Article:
Myotonic Dystrophy type 1 (DM1) is a complex neuro-muscular disease, caused by an expansion of CTG repeats in the 3? UTR of DMPK gene on the chromosome 19q. The longest CTG expansions affect infants causing congenital DM1 (CDM1). CTG repeats cause DM1 pathology through alterations of several RNA- binding proteins including CUGBP1 and MBNL1. The phase I/II clinical trial, testing the degradation of the mutant DMPK mRNA by antisense oligonucleotide (AON) has been recently completed. Unfortunately, it was found that further modifications of AONs are required to improve their penetrance to skeletal muscle. Therefore, there is an urgent need for development of alternative therapeutic approaches based on small molecules. My lab is working with the development of a novel therapeutic approach for the treatment of CDM1 and DM1 which is based on the correction of RNA processing (including splicing) that is mis-regulated by CUG n-GSK3?-CUGBP1 axis. We found that the activity of CUGBP1 is regulated by GSK3?-cyclin D3-CDK4 pathway and that the mutant CUG repeats alter CUGBP1 activity by the pathological increase of GSK3? kinase. The inhibitors of GSK3 significantly reduce DM1 muscle pathology in a mouse model of DM1 (HSA mice) and improve growth and neuromotor activity in CDM1 mouse model (DMSXL mice). These basic findings created a strong background for the first, the GSK3-based clinical study for adult patients with CDM1. The Phase IIa of this trial with the inhibitor of GSK3 tideglusib (TG) was recently completed by a biopharmaceutical company AMO Pharma with encouraging results. Although the trial is in transition to the Phase II/III in pediatric CDM1, much more mechanistic studies, including molecular analysis of the GSK3?-CUGBP1 pathway in human patients? materials, are needed to further support the clinical trial using TG. My application will examine the GSK3??CUGBP1 pathway in muscle biopsies, myofibrobasts and blood samples from DM1 and CDM1 patients with variable disease severity (Aim 1). We will also study if GSK3? was corrected in CDM1 patients treated with TG. We will determine if the treatments with TG recover MBNL1 activity correcting global splicing abnormalities in DM1 (Aim 2). All pathways affected by TG treatments will be defined. One more critical issue will be addressed in my application. We recently found that the TG-treatments of DM1 myoblasts and fibroblasts derived from patients with 200-400 CTG repeats reduce the levels of the mutant DMPK mRNA. We propose to examine if TG improves degradation of the mutant DMPK regardless of the length of CTG expansions (Aim 3). If TG improves the degradation of the mutant DMPK mRNA in DM1 and CDM1 myoblasts and fibroblasts with long expansions, the inhibitors of GSK3 will represent small molecules targeting the prime cause of CDM1 and DM1. The obtained knowledge will be critical for the further development of clinical trials of CDM1 and DM1 that are based on the correction of GSK3?.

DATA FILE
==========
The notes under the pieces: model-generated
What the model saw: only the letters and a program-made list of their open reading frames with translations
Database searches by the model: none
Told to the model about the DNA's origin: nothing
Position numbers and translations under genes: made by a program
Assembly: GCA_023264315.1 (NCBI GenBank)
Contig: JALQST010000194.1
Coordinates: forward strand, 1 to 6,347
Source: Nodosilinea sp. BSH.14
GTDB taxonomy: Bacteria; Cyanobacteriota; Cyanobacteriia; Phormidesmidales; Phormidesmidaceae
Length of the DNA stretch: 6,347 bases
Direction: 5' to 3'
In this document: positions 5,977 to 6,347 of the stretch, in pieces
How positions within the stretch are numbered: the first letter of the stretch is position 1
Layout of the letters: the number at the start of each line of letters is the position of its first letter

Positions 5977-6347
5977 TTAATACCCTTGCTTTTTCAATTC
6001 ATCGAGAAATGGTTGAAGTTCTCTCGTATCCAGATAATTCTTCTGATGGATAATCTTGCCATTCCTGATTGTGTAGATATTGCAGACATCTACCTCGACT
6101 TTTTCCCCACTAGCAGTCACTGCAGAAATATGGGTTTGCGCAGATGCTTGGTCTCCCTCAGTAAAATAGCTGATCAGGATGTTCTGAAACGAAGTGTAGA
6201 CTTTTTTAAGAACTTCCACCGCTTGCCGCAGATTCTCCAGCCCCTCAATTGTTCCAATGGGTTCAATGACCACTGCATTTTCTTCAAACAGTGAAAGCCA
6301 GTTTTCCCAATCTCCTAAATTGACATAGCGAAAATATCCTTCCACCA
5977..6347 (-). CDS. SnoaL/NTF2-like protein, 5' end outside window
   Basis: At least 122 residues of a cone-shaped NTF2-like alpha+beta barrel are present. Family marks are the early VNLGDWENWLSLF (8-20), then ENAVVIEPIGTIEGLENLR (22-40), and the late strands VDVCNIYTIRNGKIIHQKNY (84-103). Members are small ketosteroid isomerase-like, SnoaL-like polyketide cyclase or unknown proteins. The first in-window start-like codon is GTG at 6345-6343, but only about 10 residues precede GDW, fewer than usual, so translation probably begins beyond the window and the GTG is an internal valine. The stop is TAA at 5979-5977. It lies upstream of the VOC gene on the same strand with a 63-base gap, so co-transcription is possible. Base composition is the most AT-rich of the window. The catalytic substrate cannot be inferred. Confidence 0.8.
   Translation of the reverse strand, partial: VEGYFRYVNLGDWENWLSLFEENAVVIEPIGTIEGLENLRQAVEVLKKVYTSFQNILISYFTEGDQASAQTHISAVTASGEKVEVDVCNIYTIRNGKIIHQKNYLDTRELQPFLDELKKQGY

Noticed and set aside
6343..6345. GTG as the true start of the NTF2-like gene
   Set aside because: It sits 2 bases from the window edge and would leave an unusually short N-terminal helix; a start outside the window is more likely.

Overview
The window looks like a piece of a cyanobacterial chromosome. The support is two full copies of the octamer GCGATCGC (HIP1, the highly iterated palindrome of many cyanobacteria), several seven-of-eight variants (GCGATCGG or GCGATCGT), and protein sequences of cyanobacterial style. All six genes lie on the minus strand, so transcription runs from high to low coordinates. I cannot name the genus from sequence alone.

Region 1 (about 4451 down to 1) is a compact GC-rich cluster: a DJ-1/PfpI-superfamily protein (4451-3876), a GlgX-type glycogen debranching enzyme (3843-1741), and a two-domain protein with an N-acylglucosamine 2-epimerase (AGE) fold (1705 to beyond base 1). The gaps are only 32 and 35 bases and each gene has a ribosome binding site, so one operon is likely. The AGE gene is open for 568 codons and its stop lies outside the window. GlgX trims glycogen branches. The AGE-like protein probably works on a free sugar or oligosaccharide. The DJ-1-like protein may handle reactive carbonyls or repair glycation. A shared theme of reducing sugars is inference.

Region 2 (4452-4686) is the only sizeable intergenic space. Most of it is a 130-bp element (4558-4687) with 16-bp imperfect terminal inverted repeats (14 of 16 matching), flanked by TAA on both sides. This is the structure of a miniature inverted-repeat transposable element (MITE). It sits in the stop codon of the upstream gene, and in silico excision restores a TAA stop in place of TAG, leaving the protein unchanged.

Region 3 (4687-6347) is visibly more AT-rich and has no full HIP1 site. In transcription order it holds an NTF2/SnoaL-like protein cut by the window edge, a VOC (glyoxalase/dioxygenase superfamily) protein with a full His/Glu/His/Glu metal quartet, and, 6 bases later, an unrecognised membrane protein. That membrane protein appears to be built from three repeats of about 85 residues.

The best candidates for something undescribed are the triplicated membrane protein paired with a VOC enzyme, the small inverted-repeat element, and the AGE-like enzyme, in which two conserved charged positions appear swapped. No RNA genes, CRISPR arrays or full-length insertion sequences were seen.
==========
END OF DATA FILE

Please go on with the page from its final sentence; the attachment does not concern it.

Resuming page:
Public Health Relevance

Myotonic Dystrophy type 1 is a devastating disease without cure. This disease affects adult patients (classic DM1) and newborn babies (congenital DM1). We propose to examine GSK3? kinase as a potential therapeutic target and an outcome treatment molecule in patients with congenital and adult DM1. The proposed studies are highly important translational steps to the GSK3-based clinical trials in adult and congenital DM1.

National Institute of Health (NIH)
National Institute of Arthritis and Musculoskeletal and Skin Diseases (NIAMS)
Research Project (R01)
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Therapeutic Approaches to Genetic Diseases Study Section (TAG)
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Cheever, Thomas
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Cincinnati Children's Hospital Medical Center
United States
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